People ask me about this a lot when I first tell them that I am a crime fiction writer.
‘Why do you write crime fiction?’
For a long while I didn’t know the answer.
I used to think back to my childhood when I would quite happily watch action films and TV programmes, and run around my living room with a bow and arrow or a sword and pretend to fight alongside my favourite characters like Robin Hood.
Did that have some bearing on it?
Am I secretly quite a violent person?
No, that wasn’t it. I thought about it a little more and took a good long hard look at my character.
I’m the type of person who, like a lot of writers, is very unassuming and likes to blend into the background, particularly around a lot of people I don’t know. I like to watch people and work out who they are before I engage in any real conversation with them – I like to piece them together like a puzzle until I have worked out exactly what type of person they are…
Is that it?
It took a lot of thought on my part and a little research before I finally came across the answer, or at least what I think is the answer.
Whilst reading an essay by Anthony Horowitz about his approach to recreating Sherlock Holmes in his novel, The House of Silk, he made an interesting point about why people love reading and writing crime fiction. His idea is that there is something uniquely revealing about people’s characters when they are put in dangerous or unbelievable situations. People who might otherwise be perfect people of good standing might behave in peculiar or suspicious circumstances the moment a dead body comes in to play.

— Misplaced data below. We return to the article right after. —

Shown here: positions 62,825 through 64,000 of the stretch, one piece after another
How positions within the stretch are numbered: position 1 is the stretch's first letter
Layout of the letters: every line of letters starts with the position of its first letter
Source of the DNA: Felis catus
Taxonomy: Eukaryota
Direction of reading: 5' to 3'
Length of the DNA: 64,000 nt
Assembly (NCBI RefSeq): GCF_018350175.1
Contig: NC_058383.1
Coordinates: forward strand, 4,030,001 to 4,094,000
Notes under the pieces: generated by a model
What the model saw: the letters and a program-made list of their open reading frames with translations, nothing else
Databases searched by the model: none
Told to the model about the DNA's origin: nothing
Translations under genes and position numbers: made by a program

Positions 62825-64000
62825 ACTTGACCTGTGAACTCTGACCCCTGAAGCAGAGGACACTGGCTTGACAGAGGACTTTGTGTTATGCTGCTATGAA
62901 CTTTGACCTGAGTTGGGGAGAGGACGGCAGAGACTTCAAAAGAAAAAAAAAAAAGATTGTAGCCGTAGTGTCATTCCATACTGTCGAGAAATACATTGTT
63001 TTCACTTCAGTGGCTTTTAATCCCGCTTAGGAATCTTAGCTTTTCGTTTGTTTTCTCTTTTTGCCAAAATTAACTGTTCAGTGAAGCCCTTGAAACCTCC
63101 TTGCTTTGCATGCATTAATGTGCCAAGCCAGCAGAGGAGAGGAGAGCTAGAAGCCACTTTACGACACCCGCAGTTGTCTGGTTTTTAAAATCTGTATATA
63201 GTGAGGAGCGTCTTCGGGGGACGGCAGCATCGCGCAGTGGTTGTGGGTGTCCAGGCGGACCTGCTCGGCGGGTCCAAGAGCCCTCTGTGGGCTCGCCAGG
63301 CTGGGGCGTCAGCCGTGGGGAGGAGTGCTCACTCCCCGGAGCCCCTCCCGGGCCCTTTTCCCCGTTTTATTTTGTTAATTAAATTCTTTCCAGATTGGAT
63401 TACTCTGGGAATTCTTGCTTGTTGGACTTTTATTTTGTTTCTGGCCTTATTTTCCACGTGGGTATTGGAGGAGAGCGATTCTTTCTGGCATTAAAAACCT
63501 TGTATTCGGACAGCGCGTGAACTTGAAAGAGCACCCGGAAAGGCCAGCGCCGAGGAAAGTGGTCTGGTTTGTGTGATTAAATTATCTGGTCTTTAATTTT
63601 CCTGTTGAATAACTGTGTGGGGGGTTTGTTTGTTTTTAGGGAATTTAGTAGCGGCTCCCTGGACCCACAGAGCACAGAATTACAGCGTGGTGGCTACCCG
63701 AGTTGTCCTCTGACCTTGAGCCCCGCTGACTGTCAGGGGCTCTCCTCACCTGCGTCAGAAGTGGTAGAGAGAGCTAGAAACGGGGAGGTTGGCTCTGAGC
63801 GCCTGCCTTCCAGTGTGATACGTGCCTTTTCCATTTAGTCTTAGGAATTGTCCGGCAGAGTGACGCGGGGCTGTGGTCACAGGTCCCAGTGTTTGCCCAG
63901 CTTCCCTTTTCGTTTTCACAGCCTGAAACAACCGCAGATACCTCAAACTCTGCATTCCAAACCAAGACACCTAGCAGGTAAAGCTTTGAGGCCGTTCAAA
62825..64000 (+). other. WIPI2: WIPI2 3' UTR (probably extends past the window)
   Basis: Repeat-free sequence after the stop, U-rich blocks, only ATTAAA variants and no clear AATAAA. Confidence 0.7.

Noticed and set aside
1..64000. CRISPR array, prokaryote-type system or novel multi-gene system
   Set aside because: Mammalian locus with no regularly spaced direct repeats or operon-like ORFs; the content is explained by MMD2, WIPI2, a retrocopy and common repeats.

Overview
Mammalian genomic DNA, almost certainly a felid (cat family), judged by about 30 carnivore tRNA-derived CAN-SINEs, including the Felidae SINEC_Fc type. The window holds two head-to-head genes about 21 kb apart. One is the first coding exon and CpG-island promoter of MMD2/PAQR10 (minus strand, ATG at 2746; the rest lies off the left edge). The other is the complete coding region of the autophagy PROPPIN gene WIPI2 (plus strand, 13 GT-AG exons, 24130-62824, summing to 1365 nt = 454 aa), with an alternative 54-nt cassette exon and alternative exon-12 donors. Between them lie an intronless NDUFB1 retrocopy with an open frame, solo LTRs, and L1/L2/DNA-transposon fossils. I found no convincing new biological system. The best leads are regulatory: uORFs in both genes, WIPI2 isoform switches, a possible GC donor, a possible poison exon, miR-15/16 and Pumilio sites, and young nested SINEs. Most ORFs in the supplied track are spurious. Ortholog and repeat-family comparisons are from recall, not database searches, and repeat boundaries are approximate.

I got thinking about this in my own life and realised that actually, when there is even the remotest chance I might get accused of something, my behaviour does completely change. And I think it is the same for all people.
How many of you get nervous when there is a police car driving behind you?
I’m willing to bet a fair amount. You’ve done nothing wrong. The car is yours, the tax is all up to date, you’re not speeding, your tyres aren’t lacking in tread…
And yet, if you put a police car behind you, you instantly become a nervous wreck, convinced that you’re about to be found out… Even if there is nothing to be found out about.
In the role of crime fiction, the detective (or journalist or whoever) is tasked with seeing through this sea of nervous characters to find the truth. Some of the characters may be hiding something that is completely unrelated to the crime in question. Others may be willing to pass on blame out the sheer fear that they themselves may be implicated. And hidden somewhere in amongst these scared and confused people is a murderer. Or a thief. Or a blackmailer.
Crime fiction gives you a wealth of opportunity to investigate the very worst traits in what might otherwise be good people. Your murderer might be a scorned woman, or a man who has been bullied his whole life. The evil that our detective is chasing might be an all-knowing criminal mastermind, or the best of people who, in one awful moment, has just done something horribly bad.
By writing crime fiction, I can create black and white characters and tear them apart, creating brilliant and, undeniably, human personas. With a single death, I can examine how a good person turns bad, or how a bad person turns good. I can cover my characters with layers of lies, deceit and half-truths and then, over the course of a story, slowly peel these back to reveal the complex relationships beneath.
That for me, is why a write crime fiction stories. I like to create complicated and believable characters and put them under the microscope to reveal things that I could never hope to reveal in another genre. I like to watch my simple mystery story evolve until it has become a character-driven tale that leaves you breathless at the end of it.
That is the goal. That is the answer to the question of why I write crime fiction.
But, for the sake of simplicity, the answer I normally give is this.
Because I love it.